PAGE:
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Nigeria lost $100bn to foreign crude tankers – NCDMB

The Nigerian economy lost over $100bn in its 50 years of commercial oil production by allowing its crude to be carried exclusively by foreign owned tankers, the Executive Secretary of the Nigerian Content Development and Monitoring Board, Mr. Ernest Nwapa has said.

Speaking at the launch of two brand new 45,000 metric tonnes tanker vessels, MT Abiola, and MT Igbinosa, by an indigenous firm, Ocean Marine Tankers (OMT), Nwapa said the country also lost opportunities to build a virile national carrier fleet on the back of the hundreds of millions of barrels exported every year.

He added that the country equally missed opportunities to train and utilise youths, especially from maritime communities of the Niger Delta in formal shipping activities.

He expressed happiness that the trend began to change with the implementation of the Nigerian Content Act signed into law by President Goodluck Jonathan, and empowering relevant officials and agencies to insist that indigenous owned tankers should carry Nigerian crude.

Nwapa recalled that the Minister of Petroleum Resources, Mrs. Diezani Alison-Madueke, had directed in 2012 that the Crude Lifting Guidelines issued by the Board must count in the selection of companies to lift Nigerian crude, adding that one of the key requirements included ownership of tankers or Nigerian equity in tankers that will carry the crude.

File Photo: Joint Task Force, Operation Pulo Shield, impounded this                                    vessel, MT Shandy, over suspected crude oil theft.
File Photo: Joint Task Force, Operation Pulo Shield, impounded this vessel, MT Shandy, over suspected crude oil theft.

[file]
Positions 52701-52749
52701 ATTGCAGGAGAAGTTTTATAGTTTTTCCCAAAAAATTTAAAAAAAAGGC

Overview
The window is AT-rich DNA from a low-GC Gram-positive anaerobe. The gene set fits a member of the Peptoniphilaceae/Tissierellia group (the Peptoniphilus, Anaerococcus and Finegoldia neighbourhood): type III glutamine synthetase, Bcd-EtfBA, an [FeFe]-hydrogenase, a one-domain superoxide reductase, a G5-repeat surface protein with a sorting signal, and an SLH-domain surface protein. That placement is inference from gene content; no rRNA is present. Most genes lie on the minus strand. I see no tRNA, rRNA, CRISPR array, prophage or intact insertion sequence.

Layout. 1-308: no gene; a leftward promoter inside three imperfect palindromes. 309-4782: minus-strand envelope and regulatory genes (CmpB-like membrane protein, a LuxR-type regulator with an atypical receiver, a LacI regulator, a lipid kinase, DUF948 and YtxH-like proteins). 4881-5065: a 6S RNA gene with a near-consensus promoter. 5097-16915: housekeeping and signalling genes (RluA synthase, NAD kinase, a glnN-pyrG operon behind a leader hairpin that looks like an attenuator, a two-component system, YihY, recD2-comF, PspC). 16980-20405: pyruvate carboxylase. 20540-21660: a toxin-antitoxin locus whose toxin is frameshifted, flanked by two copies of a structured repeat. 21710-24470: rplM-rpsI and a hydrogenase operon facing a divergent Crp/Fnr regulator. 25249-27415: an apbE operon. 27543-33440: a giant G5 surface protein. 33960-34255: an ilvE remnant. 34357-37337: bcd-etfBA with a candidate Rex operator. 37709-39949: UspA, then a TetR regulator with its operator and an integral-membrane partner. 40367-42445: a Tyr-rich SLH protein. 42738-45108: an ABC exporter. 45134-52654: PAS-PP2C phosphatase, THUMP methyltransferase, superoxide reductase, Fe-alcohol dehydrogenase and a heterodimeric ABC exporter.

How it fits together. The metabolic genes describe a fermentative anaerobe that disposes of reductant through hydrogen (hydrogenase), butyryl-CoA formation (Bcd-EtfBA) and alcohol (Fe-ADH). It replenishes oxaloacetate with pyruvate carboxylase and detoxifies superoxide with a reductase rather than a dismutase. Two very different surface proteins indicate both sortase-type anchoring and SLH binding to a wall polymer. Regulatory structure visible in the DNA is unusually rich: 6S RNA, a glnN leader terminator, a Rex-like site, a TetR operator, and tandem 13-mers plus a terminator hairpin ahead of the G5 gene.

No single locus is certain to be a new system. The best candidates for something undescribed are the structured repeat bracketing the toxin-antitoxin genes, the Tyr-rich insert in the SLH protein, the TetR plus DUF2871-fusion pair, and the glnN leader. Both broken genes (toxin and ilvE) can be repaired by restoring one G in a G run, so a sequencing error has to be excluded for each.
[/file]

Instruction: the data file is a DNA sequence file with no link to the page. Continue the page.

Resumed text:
“In 2012, the guidelines were not fully implemented. The excuse was that there was no Nigerian owned tanker but the message was sent around the world that the Jonathan government was insisting that a portion of Nigerian crude must be carried by Nigerian tankers.”

He said that since then, about four other credible groups had demonstrated to the Board various models they plan to adopt to ensure compliance with the Crude Lifting Guidelines.

He added that sequel to the guidelines, the Minister will soon come out with regulations to enforce relevant provisions of the Nigerian Content Act, which stipulates that Nigerian owned tankers must be utilised significantly in the transportation of crude oil.

The Executive Secretary commended Ocean Marine for proving that Nigerians can own crude carriers, and described the company’s efforts as a clear demonstration of the confidence investors have in the current administration, which he said, is a strong belief that government will protect any investment made in line with Nigerian laws, policies and aspirations.

He promised that the Board will ensure that any company that invests in crude tankers which meet the technical requirements will be utilised for transporting Nigerian crude.

Nwapa also said that the implementation of the Nigerian Content Act had resulted in the domination of the industry landscape by Nigerian companies, with tremendous impact on the national economy, such that other sectors are replicating the models established in the oil and gas sector.

He said there are measurable impacts in engineering, fabrication, oil field services, well technology and drilling rigs, marine vessel services, equipment assembly and component manufacture and logistics.

Noting that the upgrade of facilities have injected billions of naira into the economy, he listed other areas of increased Nigerian participation to include boat building and ship repair, coastal trade under the Cabotage regime, insurance, banking and legal services and crude oil and product sales.

The two vessels would be used to supply crude oil to Warri and Kaduna refineries.


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